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Session: Quality Improvement and Outcomes [Return to Session]

Implementation of Continuous Cherenkov Imaging Over 1 Year for Radiation Therapy Quality Improvement

S Decker1*, D Alexander1, M Jermyn1, P Bruza1, R Zhang1,2, E Chen3, B Pogue1,4, L Jarvis2, D Gladstone1, (1) Thayer School of Engineering, Dartmouth College, Hanover, NH, (2) Geisel School of Medicine, Dartmouth College, Hanover, NH, (3) Cheshire Medical Center, Keene, NH, (4) Department of Medical Physics, University of Wisconsin-Madison, Madison, WI


SU-H430-IePD-F7-4 (Sunday, 7/10/2022) 4:30 PM - 5:00 PM [Eastern Time (GMT-4)]

Exhibit Hall | Forum 7

Purpose: The aim of this work was to implement an always-on Cherenkov imaging system across all treatment bunkers at our center as a time-of-delivery quality check on external beam radiation therapy treatments, in order to better understand treatment issues previously detected only with Cherenkov imaging.

Methods: Continuous imaging of all external beam radiation therapy patients was attempted during a 1-year period by automating image acquisition using an always-on commercially available Cherenkov imaging system. Camera systems were installed in two treatment bunkers in at our main center and one bunker in a satellite clinic, with a total seven cameras. Images were acquired automatically as part of normal treatment procedure for every patient and reviewed retrospectively, with potential incidents flagged for evaluation by the physician and physics teams. Planning information including CT scans and dose distributions were automatically exported from clinical databases based on timestamp syncing to co-register superficial dose distributions with acquired Cherenkov images.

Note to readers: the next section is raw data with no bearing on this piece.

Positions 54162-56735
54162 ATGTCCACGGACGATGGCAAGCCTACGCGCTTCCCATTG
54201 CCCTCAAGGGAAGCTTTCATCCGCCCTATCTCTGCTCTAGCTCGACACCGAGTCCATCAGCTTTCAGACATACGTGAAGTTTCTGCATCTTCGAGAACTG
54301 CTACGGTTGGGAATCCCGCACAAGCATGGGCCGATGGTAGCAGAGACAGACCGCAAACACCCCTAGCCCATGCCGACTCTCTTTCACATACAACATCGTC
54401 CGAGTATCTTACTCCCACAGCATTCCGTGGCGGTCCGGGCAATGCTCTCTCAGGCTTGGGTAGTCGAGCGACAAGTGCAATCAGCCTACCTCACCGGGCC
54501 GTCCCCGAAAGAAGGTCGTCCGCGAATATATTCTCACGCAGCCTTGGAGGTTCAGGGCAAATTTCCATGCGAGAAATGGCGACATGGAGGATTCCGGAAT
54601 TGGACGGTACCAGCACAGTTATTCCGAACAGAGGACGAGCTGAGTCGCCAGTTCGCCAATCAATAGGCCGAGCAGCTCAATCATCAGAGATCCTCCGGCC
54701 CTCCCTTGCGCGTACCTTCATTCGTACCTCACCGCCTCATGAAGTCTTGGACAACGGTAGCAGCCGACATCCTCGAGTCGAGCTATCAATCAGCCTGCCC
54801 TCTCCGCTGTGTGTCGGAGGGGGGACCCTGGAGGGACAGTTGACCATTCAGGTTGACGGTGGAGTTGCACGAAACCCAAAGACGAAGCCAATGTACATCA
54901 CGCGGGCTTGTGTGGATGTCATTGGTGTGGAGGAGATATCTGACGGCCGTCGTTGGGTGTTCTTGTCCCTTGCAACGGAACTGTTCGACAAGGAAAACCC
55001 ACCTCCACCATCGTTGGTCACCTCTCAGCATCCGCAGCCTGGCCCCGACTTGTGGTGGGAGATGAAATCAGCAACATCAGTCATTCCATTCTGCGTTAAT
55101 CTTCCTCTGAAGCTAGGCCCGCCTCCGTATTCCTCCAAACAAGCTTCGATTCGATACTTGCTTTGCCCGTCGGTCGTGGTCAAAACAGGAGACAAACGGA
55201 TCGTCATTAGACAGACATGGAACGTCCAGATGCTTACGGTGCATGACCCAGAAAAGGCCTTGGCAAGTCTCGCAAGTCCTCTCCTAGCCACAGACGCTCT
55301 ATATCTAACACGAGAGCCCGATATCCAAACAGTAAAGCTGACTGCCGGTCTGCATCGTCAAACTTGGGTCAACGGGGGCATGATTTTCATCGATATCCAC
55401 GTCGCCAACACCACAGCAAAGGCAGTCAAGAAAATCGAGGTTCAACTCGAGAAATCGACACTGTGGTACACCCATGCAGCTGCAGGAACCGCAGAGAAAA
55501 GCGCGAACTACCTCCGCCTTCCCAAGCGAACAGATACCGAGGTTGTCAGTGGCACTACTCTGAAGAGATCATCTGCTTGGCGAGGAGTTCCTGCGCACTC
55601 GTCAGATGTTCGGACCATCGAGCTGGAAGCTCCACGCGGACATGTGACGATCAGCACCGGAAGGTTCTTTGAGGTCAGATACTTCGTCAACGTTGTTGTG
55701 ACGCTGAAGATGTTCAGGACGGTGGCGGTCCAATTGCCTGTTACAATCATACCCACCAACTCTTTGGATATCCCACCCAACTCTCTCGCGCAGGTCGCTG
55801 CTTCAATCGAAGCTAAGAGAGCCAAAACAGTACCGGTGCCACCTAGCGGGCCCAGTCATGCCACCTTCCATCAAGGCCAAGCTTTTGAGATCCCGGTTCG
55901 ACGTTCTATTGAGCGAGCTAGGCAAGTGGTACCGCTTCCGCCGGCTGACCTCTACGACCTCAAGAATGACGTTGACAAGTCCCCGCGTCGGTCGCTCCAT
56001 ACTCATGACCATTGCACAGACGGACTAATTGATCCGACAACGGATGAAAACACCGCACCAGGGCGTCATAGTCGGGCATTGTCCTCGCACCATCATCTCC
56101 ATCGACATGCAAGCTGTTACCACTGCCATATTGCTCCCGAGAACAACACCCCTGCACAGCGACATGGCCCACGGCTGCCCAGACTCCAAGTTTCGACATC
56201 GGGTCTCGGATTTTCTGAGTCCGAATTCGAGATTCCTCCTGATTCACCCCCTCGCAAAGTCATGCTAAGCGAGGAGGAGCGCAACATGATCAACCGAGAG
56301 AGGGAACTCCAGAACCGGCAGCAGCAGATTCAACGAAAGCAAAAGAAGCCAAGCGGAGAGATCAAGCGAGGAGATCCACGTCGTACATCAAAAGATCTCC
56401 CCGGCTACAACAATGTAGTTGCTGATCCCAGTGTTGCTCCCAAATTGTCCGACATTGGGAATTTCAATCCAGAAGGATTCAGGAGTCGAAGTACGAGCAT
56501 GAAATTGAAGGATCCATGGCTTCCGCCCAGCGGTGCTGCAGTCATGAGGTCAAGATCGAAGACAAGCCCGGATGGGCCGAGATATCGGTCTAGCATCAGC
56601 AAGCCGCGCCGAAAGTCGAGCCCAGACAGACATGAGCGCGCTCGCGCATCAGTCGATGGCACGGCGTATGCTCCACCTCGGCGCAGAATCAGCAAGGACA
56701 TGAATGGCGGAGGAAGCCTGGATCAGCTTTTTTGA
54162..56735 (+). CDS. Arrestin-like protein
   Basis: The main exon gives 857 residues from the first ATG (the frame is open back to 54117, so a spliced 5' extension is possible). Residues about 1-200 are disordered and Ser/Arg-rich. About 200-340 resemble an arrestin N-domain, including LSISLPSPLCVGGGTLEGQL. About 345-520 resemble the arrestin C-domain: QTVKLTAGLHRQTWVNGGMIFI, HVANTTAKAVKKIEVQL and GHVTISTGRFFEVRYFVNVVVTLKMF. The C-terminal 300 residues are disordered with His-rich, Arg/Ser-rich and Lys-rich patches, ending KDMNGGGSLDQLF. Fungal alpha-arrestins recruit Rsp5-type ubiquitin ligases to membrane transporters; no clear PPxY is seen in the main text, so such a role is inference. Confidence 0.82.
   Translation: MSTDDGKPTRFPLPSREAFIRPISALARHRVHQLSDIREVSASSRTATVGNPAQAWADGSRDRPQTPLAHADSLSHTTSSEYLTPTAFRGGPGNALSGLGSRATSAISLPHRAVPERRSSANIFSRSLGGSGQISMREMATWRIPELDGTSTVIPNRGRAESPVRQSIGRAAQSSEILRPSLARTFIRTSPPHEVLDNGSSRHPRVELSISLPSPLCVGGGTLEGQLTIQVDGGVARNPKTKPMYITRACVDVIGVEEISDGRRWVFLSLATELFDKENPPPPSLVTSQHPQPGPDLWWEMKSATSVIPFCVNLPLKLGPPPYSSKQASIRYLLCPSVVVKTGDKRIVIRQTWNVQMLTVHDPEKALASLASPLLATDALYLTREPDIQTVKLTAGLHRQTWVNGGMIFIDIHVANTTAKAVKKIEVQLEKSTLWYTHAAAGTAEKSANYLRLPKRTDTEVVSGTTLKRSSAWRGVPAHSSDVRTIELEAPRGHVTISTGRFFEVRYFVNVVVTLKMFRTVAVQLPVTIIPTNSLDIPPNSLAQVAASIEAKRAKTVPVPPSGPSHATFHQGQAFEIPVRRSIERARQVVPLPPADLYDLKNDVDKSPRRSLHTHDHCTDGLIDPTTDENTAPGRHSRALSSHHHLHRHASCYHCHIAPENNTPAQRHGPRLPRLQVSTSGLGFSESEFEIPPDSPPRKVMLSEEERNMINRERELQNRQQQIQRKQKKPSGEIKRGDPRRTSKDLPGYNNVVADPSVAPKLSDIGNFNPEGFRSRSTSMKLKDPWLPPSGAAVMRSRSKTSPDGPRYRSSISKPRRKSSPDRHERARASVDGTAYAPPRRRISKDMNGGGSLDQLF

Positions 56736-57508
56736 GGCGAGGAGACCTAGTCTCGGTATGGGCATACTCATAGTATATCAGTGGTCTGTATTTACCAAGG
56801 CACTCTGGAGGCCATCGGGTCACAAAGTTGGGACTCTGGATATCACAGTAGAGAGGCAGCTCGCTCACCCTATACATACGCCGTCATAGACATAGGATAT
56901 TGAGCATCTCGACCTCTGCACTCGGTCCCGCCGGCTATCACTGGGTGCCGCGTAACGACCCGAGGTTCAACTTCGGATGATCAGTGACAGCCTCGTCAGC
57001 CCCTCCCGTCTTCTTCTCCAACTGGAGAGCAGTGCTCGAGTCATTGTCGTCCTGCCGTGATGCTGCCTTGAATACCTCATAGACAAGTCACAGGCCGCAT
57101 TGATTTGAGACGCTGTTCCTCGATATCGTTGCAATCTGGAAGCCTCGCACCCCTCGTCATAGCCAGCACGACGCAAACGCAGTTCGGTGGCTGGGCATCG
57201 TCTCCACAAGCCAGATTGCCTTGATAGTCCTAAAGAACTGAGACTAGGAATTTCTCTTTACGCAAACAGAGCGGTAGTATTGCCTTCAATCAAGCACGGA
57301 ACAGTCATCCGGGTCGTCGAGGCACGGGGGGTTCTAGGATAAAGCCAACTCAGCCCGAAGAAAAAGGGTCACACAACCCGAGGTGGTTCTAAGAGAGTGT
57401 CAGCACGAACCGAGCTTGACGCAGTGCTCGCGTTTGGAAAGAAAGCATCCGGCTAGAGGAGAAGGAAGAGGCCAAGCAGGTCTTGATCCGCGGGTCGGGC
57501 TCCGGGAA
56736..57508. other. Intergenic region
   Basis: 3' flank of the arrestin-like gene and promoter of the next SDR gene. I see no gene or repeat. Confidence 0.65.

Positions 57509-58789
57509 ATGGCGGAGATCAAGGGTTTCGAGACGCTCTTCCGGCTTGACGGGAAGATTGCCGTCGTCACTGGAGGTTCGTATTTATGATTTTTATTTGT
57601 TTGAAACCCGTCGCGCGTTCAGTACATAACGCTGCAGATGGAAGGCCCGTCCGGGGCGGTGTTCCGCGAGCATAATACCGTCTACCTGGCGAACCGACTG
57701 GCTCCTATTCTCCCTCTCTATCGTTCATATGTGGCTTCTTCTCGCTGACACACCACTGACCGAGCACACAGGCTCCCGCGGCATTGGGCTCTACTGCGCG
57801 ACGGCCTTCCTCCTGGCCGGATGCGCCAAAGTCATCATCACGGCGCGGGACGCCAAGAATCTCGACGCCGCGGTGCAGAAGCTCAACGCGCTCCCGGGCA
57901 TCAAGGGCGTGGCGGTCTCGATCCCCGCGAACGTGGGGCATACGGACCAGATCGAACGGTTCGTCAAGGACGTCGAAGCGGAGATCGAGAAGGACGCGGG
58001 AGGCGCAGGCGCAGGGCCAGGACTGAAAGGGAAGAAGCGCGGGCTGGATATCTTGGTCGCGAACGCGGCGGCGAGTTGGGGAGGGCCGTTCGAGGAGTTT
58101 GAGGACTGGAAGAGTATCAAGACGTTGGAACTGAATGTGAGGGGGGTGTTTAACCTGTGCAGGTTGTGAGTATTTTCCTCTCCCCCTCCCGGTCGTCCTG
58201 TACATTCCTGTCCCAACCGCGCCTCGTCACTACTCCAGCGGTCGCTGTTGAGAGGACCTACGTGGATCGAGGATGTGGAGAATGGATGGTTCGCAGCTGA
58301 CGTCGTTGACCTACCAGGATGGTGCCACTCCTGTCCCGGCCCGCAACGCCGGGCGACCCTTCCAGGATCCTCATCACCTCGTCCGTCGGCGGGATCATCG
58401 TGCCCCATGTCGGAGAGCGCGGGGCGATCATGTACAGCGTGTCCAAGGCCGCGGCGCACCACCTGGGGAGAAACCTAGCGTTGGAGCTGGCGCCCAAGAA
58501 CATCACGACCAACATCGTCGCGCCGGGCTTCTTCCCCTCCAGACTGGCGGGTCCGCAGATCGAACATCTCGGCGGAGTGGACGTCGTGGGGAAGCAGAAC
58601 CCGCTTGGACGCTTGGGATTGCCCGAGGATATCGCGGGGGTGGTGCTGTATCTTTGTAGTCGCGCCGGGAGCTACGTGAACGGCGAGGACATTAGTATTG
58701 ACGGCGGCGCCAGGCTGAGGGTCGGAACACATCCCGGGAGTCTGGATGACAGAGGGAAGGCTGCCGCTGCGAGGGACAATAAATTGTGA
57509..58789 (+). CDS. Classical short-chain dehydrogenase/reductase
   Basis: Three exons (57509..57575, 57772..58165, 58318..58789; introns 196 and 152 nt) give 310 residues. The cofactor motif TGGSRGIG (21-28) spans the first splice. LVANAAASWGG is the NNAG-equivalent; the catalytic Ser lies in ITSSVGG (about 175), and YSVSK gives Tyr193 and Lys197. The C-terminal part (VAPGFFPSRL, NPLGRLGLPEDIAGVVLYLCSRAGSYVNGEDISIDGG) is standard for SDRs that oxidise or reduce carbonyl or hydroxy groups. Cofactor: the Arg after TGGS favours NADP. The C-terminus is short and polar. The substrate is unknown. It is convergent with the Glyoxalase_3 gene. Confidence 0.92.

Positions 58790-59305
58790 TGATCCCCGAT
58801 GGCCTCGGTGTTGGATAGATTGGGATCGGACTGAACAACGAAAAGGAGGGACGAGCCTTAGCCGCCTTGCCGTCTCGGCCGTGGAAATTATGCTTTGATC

Results: In total, 9/622 patients imaged and reviewed as part of this retrospective study were identified as having incidents occurring during their course of treatment that were detected only with Cherenkov imaging. Issues during simulation, planning, pre-treatment review, and treatment delivery were all found to contribute to these detected incidents, which included improper bolus placement, exit dose delivered to non-target extremities, and patient positioning. All detected events were deemed below the threshold for reporting.

Conclusion: The observations from this study indicate that in practice, an always-on Cherenkov imaging system can lead to quality improvement. The system provided both a real-time live view as well as a record of the treatment and required no effort from the clinical team to operate. Future work will involve better integration of the image review experience with routine clinical workflows and protocol development to formalize this system as a quality improvement method.

Funding Support, Disclosures, and Conflict of Interest: This work has been funded in part by NIH grants R01 EB023909 and R44 CA232879 and the Norris Cotton Cancer Center shared irradiation resources through P30 CA023108. DA reports receiving consulting fees from DoseOptics LLC.


Optical Imaging, Quality Assurance, Patient Positioning


IM/TH- Formal Quality Management Tools: Error taxonomies and incident reporting analyses

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